The panic to buy as many toilet rolls as humanly possible still continues across the globe, however, a new panic purchase has emerged in NYC, as some women, who fear their chances of motherhood may be at risk and that time is against them, are racing to freeze their eggs.
We came across the news recently in an article in The New York Times, entitled ‘Coronavirus sparks egg-freeze frenzy at NYC fertility clinic’.
In the wake of the Covid-19 pandemic sweeping across the world, Dr Brian Levine, the director of the CCRM Fertility NY clinic was quoted as saying, “In the last five days, I’ve seen at least a 25% increase in volume of people wanting to proceed with treatment than any given time.”
So, is ‘panic freezing’ really happening?
Well, the truth is that clinics in the US are getting swamped with requests for egg, sperm, and embryo freezing. In addition to these requests, they are also receiving a huge number of questions and concerns. “We have definitely seen a surge of questions, fears and concerns about the Coronavirus!” Exclaims Dr Meera Shah of NOVA IVF in Mountain View, California.
Why is this happening now?
It is more than likely because the ASRM (American Society of Reproductive Medicine) has suggested that people who have any symptoms of the coronavirus should freeze all eggs or embryos, and avoid embryo transfers.
In addition to unanswered questions about how the virus could affect overall reproductive health, the medical industry are postponing IVF and IUI treatments. In countries where socialised medicine foots the bill for infertility treatments, such as the UK and much of Europe, the resources will be needed elsewhere.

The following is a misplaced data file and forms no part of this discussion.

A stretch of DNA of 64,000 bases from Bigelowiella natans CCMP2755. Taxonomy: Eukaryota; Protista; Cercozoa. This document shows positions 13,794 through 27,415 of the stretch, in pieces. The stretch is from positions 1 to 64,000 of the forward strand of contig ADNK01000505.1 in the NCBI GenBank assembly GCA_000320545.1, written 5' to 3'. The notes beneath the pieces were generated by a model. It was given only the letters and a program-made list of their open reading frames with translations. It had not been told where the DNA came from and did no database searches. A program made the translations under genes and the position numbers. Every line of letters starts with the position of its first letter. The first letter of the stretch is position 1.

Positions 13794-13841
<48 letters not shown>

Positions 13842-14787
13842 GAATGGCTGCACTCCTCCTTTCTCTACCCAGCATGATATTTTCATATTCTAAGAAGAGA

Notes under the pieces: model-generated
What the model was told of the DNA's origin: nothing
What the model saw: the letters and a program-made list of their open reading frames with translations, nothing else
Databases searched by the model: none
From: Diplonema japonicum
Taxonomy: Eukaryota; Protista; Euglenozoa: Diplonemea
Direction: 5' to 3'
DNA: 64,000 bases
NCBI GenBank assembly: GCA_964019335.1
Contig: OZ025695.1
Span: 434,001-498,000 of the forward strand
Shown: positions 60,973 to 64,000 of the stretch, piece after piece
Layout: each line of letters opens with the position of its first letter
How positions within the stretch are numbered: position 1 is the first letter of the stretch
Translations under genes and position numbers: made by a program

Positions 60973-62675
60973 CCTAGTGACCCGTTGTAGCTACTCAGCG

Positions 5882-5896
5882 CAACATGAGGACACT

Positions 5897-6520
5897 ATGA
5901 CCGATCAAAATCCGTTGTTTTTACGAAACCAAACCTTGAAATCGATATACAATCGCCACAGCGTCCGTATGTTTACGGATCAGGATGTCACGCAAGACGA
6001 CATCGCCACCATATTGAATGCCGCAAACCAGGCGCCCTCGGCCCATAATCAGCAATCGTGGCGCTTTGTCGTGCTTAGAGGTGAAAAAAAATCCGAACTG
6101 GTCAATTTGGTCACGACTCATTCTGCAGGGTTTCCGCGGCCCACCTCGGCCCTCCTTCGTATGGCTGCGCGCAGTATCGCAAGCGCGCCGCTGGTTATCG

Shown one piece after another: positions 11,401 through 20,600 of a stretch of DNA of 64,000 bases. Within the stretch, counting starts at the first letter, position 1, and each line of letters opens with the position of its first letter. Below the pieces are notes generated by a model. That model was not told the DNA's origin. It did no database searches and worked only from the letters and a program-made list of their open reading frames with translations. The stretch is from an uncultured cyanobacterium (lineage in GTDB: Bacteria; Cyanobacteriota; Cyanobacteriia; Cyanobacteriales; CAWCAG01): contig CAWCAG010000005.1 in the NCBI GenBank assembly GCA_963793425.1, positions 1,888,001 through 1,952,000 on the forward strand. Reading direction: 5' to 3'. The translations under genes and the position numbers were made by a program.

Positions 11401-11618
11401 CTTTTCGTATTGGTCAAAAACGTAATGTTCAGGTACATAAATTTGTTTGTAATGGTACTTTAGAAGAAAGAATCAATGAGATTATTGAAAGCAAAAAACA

In the US and Canada, where IVF and IUI are not covered by socialised medicine, there is good reason to believe that people will have difficulties accessing clinics, owing to lockdowns and quarantines. In an extreme scenario, such as that in Italy and Spain, non-essential clinics will also be on lockdown.
So should you panic and freeze your eggs?
The simple answer is NO. We asked Mr James Nicopoullos , Consultant Gynaecologist and Sub-specialist in Reproductive Medicine & Surgery at the Lister Fertility Clinic
“We are absolutely not seeing this phenomenon in the UK.
We have a responsibility to ourselves and our health and also a greater social responsibility. However bleak, uncertain and scary the world is currently looking, this will pass and the likelihood is that we will be up and running again in a few months. In such a short period of time your overall fertility, chances of natural conception or quality/quality of your eggs will not decline significantly and definitely not enough to be the defining difference in your chances of having a family.
More importantly, we along with most clinics have taken the decision to cease new fertility cycles. Although we have the staffing and hospital infrastructure to operate a service, we don’t feel this is the socially responsible thing to do. There is likely to be an increase in social distancing measures and we need to ensure that we are acting to promote the wider public health, promote social distancing and support the NHS efforts in any way we can. This is not achieved by encouraging people to have non-essential egg freezing putting their health and possibly more frail members of their family’s health at risk by ignoring isolation guidelines. We will get through this and then we can get cracking!”
The world looks bleak right now and the future is uncertain, but please be reassured that things will get better eventually. Listen to what the experts are saying and try not to get swept up in the frenzy.
As James says, there is NO NEED TO PANIC FREEZE. Stick to toilet rolls!!
Reach out to us, reach out to the TTC community. Arm yourself only with facts and take comfort in the knowledge that you are not alone.
If you get a moment, take a look at this amazing advice from fertility counsellor Sandra Hewett. In the article, Sandra gives us some incredible coping techniques to help keep the panic at bay.
Are you feeling worried and anxious about your fertility during Covid-19? Share your feelings, or reach out and let us know your thoughts. Drop us a line at firstname.lastname@example.org.